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WWII Marine Vets Make Stop at Coast Guard Academy During 32nd Reunion

NEW LONDON -- Four Marine veterans of the 7th Field Depot, hailing from Oklahoma, Missouri, New Hampshire and Connecticut, visited the Coast Guard Academy on Friday as part of their unit's annual reunion.

While many of the unit's members have died, family members -- who call themselves the second generation -- continue to attend the annual event and have taken on hosting and planning duties.

This year, Steven Papelian, the son of Norwich veteran Antranig Papelian, 91, hosted the reunion, with the main event taking place in Warwick, R.I., this weekend.

The younger Papelian, who was classmates with retired Coast Guard Adm. Robert Papp at Norwich Free Academy, coordinated the visit to the Coast Guard Academy, where the men heard from Superintendent Rear Adm. James Rendon and took a virtual tour of the academy led by First-class cadet Nate Matthews.

Rendon quoted former President Ronald Reagan, saying "'Some people work an entire lifetime and wonder if they ever made a difference to the world. But the Marines, they don't have that problem.' And you lived it, you know that you have made a difference to the world."

The 7th Field Depot, based out of San Diego, Calif., provided supplies for the forces during World War II. The unit managed nearly 100,000 tons of supplies during the Battle of Okinawa.

Antranig Papelian was part of the unit's ordnance company.

"I fooled around with ammunition," he joked Friday.

Papelian spent much of his war time in the South Pacific, with the Battle of Okinawa in 1945 being the biggest engagement he took part in. He recalled playing football for the Marines in Hawaii, where he beat the "Army, Navy ... and everybody else," he declared proudly.

Papelian was born in Needham, Mass., but has lived in Norwich for more than 60 years. He spent many years working for the Groton School District and was a member of the Groton School Board.

This is the unit's 32nd reunion. The reunions were spurred by Arthur Manwaring of Crete, Ill., who, after many years out of the service, found another member of the unit, and the two decided they would try to find others.

Manwaring spent years traveling to different libraries to flip through phone books in an effort to track down fellow members of the unit. At one time, he'd found about 130 members, though not all of them were able to attend the yearly reunions, according to his son Bob Manwaring of Crown Point, Ind. The first reunion was held in Bloomington, Ind.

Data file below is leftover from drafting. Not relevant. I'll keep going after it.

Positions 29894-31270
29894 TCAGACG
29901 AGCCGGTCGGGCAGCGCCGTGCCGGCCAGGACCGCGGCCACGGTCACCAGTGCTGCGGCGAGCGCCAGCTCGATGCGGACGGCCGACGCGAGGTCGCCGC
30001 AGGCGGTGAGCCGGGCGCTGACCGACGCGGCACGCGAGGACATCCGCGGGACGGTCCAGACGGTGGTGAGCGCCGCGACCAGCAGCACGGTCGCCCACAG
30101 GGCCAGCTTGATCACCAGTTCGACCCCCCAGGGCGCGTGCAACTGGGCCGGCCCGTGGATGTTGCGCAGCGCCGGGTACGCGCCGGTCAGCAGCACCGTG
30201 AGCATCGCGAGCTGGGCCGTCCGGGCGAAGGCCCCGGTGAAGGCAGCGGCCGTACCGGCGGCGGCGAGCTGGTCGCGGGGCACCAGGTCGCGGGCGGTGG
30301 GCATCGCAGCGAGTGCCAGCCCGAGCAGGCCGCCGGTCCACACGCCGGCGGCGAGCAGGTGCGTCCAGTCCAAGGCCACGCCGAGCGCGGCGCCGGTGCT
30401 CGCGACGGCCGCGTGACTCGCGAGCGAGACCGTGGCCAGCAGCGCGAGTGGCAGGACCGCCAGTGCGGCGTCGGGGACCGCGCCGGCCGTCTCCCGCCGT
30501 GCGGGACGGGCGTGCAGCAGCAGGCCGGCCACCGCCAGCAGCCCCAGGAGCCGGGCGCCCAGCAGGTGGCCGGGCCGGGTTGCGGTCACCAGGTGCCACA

The elder Manwaring died in 2014 at age 89, but the younger Manwaring continues to attend the reunion.

"We've all become so much of a family, now," Manwaring said of the attendees. He's come to the reunion since 2001.

Frank Rancloes, 91, of Stewartstown, N.H., has come to all 32 reunions.

"It brings back memories that you've really forgotten about," Rancloes, who was a member of the engineering company, said.

He was delighted that his grandson Aaron Rancloes, a captain in the Marines stationed in San Diego, flew in to surprise him.

When the young Rancloes "popped his head in, I thought I was seeing things," the elder Rancloes said.

Clarence Searles, 90, flew from Oklahoma to attend the event. Searles was a welder with the ordnance company, and would weld pieces of the tracks on tanks.

He recalled when the unit, as part of a larger mobilization, was moving south down Okinawa Island. The unit was forgotten in the move, so they were left with no food. Searles' job was to track down souvenirs such as clothing or "any kind of weapon" to give the cooks to take to the ships and trade them for food.

Searles recalled another time, while the unit was waiting on Okinawa to head to mainland Japan, when they were told that "98 percent of us wouldn't be coming back."

"And then they dropped the bomb," he said, referring to the atomic bombing of the Japanese city of Hiroshima by an American B-29 bomber.

Larry Treinen, 91, of St. Louis, Mo., a member of the unit's engineering company, said when the men get together, they like to tell old sea stories.

"Everybody remembers things a little differently," Treinen said.

He described the attendees of the reunion as family, and said the military aspect has started to diminish and it has become more about human interest.

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